The Year in Music 2017: Detroit’s 10 Best Tracks

The Year in Music 2017: Detroit’s 10 Best Tracks

It didn’t seem possible, but 2017 was plenty worse than 2016 for most people. But if there was one area that remained consistently great, it was the quality of Detroit’s musical output. This year saw a bevy of tracks that pushed the envelope, connected traditions and styles, or just made us get on our feet and dance. And no matter how 2018 turns out, we have a feeling the songs are gonna be bangin’. Let’s take one last listen to our favorite tunes from the year that was. —Khalid


Karriem Riggins [ft. Jessica Care Moore]

“Suite Poetry”

With Headnod Suite, Karriem Riggins has given his fans another lesson on how to make drums talk. Booms, baps, and rimshots clang together throughout the album’s 29 tracks as Professor Riggins throws buckets of paint on an oversize canvas. Halfway through the album the picture becomes clearer, as poet Jessica Care Moore hops on the mic, and a portrait of Detroit begins to take shape. Moore’s voice does the job of percussion here, accompanied by a looped piano and scant trumpet bursts. Her delivery is buttery, and her story is vital. It may not have been her most heard piece this year, but there’s no denying the chemistry between her words and Riggins’ foundation. —Joe




Supakaine [ft. Payroll Giovanni and Guilty Simpson]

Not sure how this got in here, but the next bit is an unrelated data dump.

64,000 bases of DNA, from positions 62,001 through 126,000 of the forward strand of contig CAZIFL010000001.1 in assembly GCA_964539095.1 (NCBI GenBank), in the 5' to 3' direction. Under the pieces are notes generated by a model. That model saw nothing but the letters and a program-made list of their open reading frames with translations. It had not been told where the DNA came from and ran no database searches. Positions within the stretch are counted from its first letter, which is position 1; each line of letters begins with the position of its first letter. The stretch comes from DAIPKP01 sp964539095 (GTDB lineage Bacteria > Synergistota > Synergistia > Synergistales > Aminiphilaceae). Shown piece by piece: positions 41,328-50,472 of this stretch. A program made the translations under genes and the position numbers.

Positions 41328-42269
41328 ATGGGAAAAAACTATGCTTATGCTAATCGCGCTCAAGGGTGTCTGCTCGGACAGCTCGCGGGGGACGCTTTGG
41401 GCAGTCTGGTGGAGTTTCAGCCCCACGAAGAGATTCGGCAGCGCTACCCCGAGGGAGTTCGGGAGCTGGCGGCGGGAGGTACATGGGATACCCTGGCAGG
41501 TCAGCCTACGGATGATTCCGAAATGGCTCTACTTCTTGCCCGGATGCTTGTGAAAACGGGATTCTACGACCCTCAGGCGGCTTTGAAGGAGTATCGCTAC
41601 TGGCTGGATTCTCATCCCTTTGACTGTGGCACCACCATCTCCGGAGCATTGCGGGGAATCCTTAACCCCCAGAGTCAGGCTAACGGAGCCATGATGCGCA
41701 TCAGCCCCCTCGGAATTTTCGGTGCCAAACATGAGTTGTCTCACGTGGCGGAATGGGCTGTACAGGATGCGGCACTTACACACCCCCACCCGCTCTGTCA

“Black & Blue”

Supakaine seems to effortlessly combine his influences with his ambitions, as witnessed in this standout from Scholastica Park. “Black & Blue” sees the rapper bringing out Guilty Simpson in an act of tribute and appreciation. And when they connect with Payroll Giovanni, someone who bridges a sort of stylistic and temporal gap between the two, what follows is a provocative and aux-cord ready anthem of tradition and progress. —Broccoli




Sufjan Stevens

“Wallowa Lake Monster”

Carrie & Lowell, Sufjan Stevens’ 2015 stirring, haunting album about his early childhood and his emotional morass in the wake of his mentally ill mother’s death, had a rich, expansive sound that belied the “return to folk” narrative associated with its pre-release rollout. This became evident in live shows, which played up the spacious qualities of tracks like “All of Me Wants All of You.” The Greatest Gift, a companion record to Carrie & Lowell, mostly comprises live renditions of those songs as well as early iPhone demos of the final album cuts. But it also includes four new tracks, of which “Wallowa Lake Monster” is the best. Accompanied by acoustic guitar, Stevens reflects on the complicated relationship he had with his mother, but it’s filtered through the prism of a mythological aquatic creature. It’s childlike, but it’s no fairy tale, especially when he sings, “She left us in Detroit in the rain with a pillow case.” —Khalid




Kyle Hall

“Teacher Plant”

Over the past few years, Kyle Hall has entrenched himself as one of Detroit’s best young talents in electronic music. His latest 7-inch, Eutrophia Sevan, is yet another chapter in KMFH’s growing legacy of house and techno. Hall’s production features unshakeable grooves that, when heard at home, force you to bob your head in rhythm, and heard live, make you break out in dance. Listening to “Teacher Plant” delivers those same feeling of dancefloor euphoria, while making you long for his next hometown set. —Inchaus




Bonny Doon